It’s Good To Be King
HIGH Oni Hanmon Level 2 > Climax Cancel > Raging Storm.
LOW It’s looking better than before, but could still use more graphical flourishes.
WTF Sylvie Paula Paula’s in the roster. Blue Mary, Yamazaki, Whip and Vanessa are not.
Let’s just (rising) tackle the most obvious thing about The King of Fighters XIV right out of the gate — it’s finally made the leap to 3D after years of holding out as one of the last sprite-based fighters. The rising costs associated with such an approach have finally taken their toll and forced the series into using 3D models, casting aside the personality-filled spritework of the past.
This new visual approach initially came up short when compared to its contemporaries. In fact, the graphics were so flat and lifeless at launch that SNK launched a fairly recent update to revitalize the graphics through use of more advanced shaders and effects, and the change is startling. It looks… pretty decent now! It’s nice to see SNK putting so much extra effort into this latest release alongside the usual balancing and netcode patches.
Fortunately, the gameplay in King of Fighters has made the leap to 3D extremely well — it feels great. Naturally, comparisons have always been made between KoF and other brawlers in the genre like Street Fighter, but I always loved how the movement in KoF set it apart. This movement still holds up by allowing players to zoom around the arena by letting them run, initiate various heights of jumps to close distance intelligently, and perform acrobatic rolls to avoid physical attacks.
It’s a classic system that hasn’t aged a day. Super meters fill up as blows are exchanged, allowing for a maximum of up to five meters to be charged in reserve once a few teammates have bit the dust, leading to some fancy combos or desperate, meter-burning escapes once things start getting a little hairy. The special moves are reasonably simple to pull off, though some of the commands are arguably more complicated than most of the competition. Supers, for example, might involve a quarter circle back, half circle forwards rotation coupled with two punches, that sort of thing. It’s tried, tested, and as solid as it gets.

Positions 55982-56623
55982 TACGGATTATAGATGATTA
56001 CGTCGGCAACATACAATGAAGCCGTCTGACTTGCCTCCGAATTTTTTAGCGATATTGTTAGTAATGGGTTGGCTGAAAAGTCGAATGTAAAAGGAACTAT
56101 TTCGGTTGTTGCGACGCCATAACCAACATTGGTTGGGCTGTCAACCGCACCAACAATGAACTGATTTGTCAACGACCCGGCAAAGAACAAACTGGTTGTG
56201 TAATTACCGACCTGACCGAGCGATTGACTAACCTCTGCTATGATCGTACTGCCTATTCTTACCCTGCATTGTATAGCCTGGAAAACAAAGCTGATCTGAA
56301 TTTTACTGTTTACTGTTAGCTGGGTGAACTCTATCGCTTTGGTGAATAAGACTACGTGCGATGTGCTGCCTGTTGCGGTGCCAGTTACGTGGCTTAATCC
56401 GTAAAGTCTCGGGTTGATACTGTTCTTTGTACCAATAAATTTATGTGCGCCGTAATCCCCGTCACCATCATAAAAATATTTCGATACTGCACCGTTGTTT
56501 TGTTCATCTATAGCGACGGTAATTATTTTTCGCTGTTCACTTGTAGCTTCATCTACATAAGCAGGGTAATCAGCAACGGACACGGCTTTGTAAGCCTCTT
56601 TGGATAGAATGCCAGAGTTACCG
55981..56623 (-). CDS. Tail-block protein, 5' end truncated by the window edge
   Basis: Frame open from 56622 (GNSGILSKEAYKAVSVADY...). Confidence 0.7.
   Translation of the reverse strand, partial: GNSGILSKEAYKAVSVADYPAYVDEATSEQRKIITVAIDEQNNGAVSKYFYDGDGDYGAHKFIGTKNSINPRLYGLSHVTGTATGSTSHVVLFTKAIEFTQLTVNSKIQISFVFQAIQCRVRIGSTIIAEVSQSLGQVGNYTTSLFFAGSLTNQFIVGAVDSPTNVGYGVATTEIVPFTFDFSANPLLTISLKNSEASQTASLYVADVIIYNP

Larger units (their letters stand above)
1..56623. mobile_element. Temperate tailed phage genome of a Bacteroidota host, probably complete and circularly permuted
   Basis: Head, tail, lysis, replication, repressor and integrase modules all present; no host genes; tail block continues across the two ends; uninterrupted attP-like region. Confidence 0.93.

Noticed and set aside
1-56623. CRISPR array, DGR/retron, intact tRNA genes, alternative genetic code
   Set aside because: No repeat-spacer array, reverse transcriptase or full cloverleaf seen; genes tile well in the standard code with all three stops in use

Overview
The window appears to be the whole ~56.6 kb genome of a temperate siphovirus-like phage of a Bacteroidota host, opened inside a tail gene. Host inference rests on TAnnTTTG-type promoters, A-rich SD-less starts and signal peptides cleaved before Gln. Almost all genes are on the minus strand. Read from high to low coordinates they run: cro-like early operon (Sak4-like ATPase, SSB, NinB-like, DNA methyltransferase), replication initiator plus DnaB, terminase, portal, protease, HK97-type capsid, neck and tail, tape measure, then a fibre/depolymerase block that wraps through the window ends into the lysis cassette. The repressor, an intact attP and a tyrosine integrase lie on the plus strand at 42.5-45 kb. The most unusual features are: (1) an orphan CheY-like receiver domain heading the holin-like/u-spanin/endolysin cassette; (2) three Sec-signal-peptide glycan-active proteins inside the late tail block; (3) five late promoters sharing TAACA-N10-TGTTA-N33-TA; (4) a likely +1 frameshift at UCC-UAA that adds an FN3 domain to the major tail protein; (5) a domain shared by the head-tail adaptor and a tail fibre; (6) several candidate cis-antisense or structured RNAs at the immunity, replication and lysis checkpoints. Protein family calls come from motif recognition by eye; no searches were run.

That’s not to say there’s nothing new in this fourteenth installment, though — there are also a bunch of fresh gameplay systems in place, all of which are well thought-out and integrate nicely with one another.
Beginners can perform small combos by slapping the square button multiple times. EX moves (powered-up special attacks) can only be performed after initiating MAX mode, which is a new burst cancel chaining mode which allows for linking out of standard blows then sweeping into alternate, more powerful combos. There are also a bunch of ways to chain specials into supers, or supers into apocalyptically-devastating finishing moves which feature neat little cinematics as they trigger. Ralf wading through flames after smashing his opponent into a pulp is a personal favorite, and dumping five super stocks into a combo can easily result in an 80% life bar destruction.
The roster of characters is pretty good overall, even if a bunch of my favorites (and previous mains, dammit!) are missing in action. Mindblowingly, most of them pop up as cameos in the women’s team ending, seemingly for the sole purpose of taunting me. Still, there’s a good variety of characters past and present, and some of the newcomers are great.
Alice is a cute and fairly amusing Fatal Fury fangirl who styles her moves after the Bogard brothers but screws half of them up. Xanadu’s a screaming lunatic who seems to get weirdly distracted during fights, and there’s one dude who seems to be made out of sand, leaving afterimages of himself to attack or confuse his opponents. Of course, none of them match up in sheer awesomeness to King of Dinosaurs, who dresses up like a dinosaur and claws his opponents in the face — perceptive players may recognize he’s actually a returning character from another SNK game wearing a new costume. With 50 playable characters to choose from, there’s bound to be a team that fits any playstyle.